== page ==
Monday, March 31, 2008
It’s only been about a month, but Kelly Thompson has big plans for her new position as the director of the Office of Student Volunteers and Civic Engagement.
“It’s a newer office; it’s only been around for a few years,” Thompson said. “Our whole goal is to foster volunteerism and civic engagement in the students. We want them to get involved early and get involved with community.”
Thompson came to her position at UIS from a strong background in and passion for civic engagement. She also has ties to the university having received her master’s degree in communication from UIS in 2002.
“So it's really such a good fit to bring my background in civic engagement to the university and help build the image of the university in the community,” she said.
One of the big projects Thompson is looking to take on next fall is called the American Democracy Project. It is organized through the American Association of State Colleges and Universities and will be co-sponsored by the offices of academic affairs as well as student affairs, she said.
“We are one of four member colleges in Illinois, and we hope between student affairs and academic affairs to foster some civic projects that students can become engaged in,” she said.
Thompson also feels very strongly about the service wing in Lincoln Residence Hall, which encourages and helps residents to become more engaged in campus and volunteer activities. Thompson is already actively building up the service wing and hoping to encourage those students into leadership roles and service activities both in groups and as individuals.
And there is an important reason for the push toward volunteerism and civic engagement, Thompson said.
“We do know that research shows that a more actively engaged student both on campus and in the community makes for a more successful student,” she said. “Students who are tying in their academic experiences with their out-of-classroom experiences are more likely to be successful in their academic careers as well as their careers following college life.”
The university has realized the significance of service in one’s life, so much so that it is “one of the guiding principles of our entire curriculum,” Thompson said.
“It really signifies, even in our strategic plan, the importance of making a difference in the world,” she said. “It’s important in an early stage of a student’s life to experience different volunteer and civic engagement opportunities so they can begin to understand 'what is my role in the world? what is my role here on the UIS campus?' and really learn from that, learn some leadership qualities and traits they can take with them beyond UIS.”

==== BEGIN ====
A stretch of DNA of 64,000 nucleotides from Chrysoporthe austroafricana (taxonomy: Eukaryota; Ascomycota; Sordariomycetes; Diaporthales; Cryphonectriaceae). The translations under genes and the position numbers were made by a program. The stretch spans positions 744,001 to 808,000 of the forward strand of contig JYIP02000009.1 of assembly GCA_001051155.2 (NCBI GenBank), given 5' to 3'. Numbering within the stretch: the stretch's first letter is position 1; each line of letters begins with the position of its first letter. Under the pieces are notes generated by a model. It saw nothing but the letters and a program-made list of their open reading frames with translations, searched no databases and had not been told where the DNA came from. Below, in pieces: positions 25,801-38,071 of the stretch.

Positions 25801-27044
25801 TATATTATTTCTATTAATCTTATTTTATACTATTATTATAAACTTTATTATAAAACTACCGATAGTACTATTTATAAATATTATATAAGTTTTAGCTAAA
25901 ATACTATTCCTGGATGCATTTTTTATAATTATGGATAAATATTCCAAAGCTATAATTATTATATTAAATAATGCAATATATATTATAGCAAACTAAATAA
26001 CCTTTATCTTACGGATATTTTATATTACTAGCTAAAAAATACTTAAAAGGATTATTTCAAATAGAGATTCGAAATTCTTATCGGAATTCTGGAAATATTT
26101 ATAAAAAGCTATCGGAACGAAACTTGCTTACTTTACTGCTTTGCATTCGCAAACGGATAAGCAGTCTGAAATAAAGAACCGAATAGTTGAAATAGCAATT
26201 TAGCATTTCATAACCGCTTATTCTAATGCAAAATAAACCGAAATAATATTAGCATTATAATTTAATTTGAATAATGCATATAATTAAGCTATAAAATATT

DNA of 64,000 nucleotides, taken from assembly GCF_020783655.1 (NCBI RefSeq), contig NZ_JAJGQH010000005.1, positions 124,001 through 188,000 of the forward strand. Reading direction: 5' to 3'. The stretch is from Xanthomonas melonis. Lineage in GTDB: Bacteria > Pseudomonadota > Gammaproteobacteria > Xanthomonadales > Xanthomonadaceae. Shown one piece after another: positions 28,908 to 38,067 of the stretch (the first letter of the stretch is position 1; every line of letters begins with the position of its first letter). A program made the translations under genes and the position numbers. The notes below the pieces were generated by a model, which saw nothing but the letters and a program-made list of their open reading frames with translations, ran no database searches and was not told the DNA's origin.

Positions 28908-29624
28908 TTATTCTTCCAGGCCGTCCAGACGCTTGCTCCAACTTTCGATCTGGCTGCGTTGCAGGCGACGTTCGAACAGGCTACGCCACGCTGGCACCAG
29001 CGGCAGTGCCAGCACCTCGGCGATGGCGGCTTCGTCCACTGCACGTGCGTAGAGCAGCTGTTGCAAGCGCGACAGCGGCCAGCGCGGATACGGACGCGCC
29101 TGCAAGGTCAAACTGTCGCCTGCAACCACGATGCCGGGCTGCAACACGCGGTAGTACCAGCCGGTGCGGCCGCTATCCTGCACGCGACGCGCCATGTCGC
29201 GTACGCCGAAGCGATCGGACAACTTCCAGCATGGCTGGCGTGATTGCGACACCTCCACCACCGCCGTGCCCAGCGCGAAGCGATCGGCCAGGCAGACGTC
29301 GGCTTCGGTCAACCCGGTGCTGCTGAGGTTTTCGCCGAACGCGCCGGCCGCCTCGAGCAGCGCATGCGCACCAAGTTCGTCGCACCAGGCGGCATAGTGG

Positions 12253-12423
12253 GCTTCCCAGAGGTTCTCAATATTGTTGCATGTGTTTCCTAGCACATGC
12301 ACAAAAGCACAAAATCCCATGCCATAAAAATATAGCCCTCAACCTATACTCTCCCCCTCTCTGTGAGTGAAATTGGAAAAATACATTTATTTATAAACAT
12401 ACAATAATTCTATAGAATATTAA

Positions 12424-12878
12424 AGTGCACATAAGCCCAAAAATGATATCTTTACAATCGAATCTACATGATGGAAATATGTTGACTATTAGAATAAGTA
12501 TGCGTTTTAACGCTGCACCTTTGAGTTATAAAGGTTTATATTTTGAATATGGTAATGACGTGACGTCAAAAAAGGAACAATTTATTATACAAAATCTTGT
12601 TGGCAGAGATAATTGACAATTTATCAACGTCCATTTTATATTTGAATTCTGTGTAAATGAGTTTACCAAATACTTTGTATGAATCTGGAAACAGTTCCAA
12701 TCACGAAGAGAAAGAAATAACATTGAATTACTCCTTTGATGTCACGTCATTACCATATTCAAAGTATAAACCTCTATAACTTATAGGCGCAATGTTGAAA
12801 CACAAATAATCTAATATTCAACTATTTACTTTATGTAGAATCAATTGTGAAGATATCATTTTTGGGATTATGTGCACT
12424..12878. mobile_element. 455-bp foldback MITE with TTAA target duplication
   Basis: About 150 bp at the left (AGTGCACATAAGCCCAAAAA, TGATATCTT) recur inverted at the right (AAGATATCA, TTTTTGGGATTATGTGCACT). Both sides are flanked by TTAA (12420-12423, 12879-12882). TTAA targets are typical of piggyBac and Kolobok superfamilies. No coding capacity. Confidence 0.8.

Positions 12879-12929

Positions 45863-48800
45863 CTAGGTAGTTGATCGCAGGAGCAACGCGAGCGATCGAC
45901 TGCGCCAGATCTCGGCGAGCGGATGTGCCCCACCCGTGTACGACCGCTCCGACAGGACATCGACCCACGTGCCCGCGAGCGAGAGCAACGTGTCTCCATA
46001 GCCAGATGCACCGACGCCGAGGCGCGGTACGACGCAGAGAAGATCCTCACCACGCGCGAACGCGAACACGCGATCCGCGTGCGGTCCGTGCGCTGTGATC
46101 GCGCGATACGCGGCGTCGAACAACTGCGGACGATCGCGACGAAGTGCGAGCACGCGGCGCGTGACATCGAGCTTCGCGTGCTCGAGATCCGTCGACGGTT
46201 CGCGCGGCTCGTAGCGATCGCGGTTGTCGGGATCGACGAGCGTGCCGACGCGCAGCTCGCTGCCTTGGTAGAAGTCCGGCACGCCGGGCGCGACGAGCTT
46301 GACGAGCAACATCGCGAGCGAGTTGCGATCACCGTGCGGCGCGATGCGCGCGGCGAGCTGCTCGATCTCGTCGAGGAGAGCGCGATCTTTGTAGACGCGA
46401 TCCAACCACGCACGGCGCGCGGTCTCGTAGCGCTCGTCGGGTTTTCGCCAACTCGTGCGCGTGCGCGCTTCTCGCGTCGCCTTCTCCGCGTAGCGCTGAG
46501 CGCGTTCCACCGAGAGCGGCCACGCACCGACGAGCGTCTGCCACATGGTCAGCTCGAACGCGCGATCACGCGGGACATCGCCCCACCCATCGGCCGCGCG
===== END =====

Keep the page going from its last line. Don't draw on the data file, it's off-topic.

Thursday, March 27, 2008
Wasn’t it great?
Employees gathered to celebrate!
The annual month-long Faculty & Staff Campaign celebration, which kicked off on February 29, came to a close on Thursday, March 27 with an event in the Public Affairs Center Atrium.
Through the campaign, staff and faculty are able to give a gift to the university, choosing how their funds will impact UIS' quality academics, athletics or other important areas. Gifts made to UIS assist with scholarships, enhance research, improve programs and much more.
"This is our third year, and we are extremely positive about how things have gone this year," said Vicki Megginson, Associate Chancellor for Development and vice president of the University of Illinois Foundation. "We certainly have built a tradition. But as much as it can be about numbers and traditions, it's really about people."
This fiscal year, 46.6 percent of academic professionals have given to the campaign, in addition to 37 percent of faculty and 28.8 percent of civil service employees, Megginson said.
Megginson thanked all of the people involved with this year's campaign. It is not too late to still give, as the fiscal year runs until the end of June, she said. All gifts count toward this year's goal and campaign.
This year, at this time, 37 percent of all employees have made a gift to UIS; last year's total was at 35.6 percent at the same time, Megginson said. In numbers, 270 employees have given to the university this year, while 255 had contributed to the campaign at this time last year.
"So we are very encouraged that we have edged up," Megginson said. "That's a wonderful increase, and we are so delighted."
Provost Harry Berman said he really enjoyed the Dr. Seuss theme of this year's campaign with a focus on the book "Oh the Places We'll Go," which brings to mind the various places around the world that UIS has gone or will be going, he said.
Berman said he was very impressed with the campaign as a whole and the commitment of UIS' employees to the school.
"Thirty-seven percent is a wonderful accomplishment, and we should be so proud," he said.
Wednesday, March 19, 2008
Most people would consider getting a Ph.D. something of a "stopping point" in regards to formal education. But not Dr. Hilary Frost-Kumpf.
While Frost-Kumpf was on the faculty in the department of public administration at UIS teaching arts management three years ago, she began to have a change of heart about her educational focus, which eventually led to a change in her education.
So Frost-Kumpf applied for the master's program in international studies at the University of Iowa and took a leave from UIS to complete her studies. Since her degree was much like the Individual Option program at UIS, Frost-Kumpf was able to choose what she wanted to focus her education on.
"I love being a student, love the opportunity to be a student fulltime and to study things I didn't have time to do when working fulltime as teacher," she said. "I decided I wanted to focus on the arts in Africa: history, film, theatre and literature of Africa."
"I had always had a long-term interest in Africa; I became fascinated with the diversity and complexity of it," Frost-Kumpf said. "There are hundreds of cultures and languages - 128 languages in Tanzania alone. It was a wonderful experience studying in Tanzania."